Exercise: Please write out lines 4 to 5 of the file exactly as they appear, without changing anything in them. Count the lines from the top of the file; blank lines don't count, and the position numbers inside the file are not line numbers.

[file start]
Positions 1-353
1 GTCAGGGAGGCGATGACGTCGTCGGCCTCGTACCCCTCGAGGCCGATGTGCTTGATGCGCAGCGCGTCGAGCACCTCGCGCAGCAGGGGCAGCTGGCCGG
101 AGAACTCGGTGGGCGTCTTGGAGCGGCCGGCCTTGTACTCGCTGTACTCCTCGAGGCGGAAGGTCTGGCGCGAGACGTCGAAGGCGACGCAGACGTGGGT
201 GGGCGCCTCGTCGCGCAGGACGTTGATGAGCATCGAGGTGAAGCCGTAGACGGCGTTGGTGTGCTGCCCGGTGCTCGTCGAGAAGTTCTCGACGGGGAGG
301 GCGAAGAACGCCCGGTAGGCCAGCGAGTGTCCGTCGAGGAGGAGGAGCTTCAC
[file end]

201 GGGCGCCTCGTCGCGCAGGACGTTGATGAGCATCGAGGTGAAGCCGTAGACGGCGTTGGTGTGCTGCCCGGTGCTCGTCGAGAAGTTCTCGACGGGGAGG
301 GCGAAGAACGCCCGGTAGGCCAGCGAGTGTCCGTCGAGGAGGAGGAGCTTCAC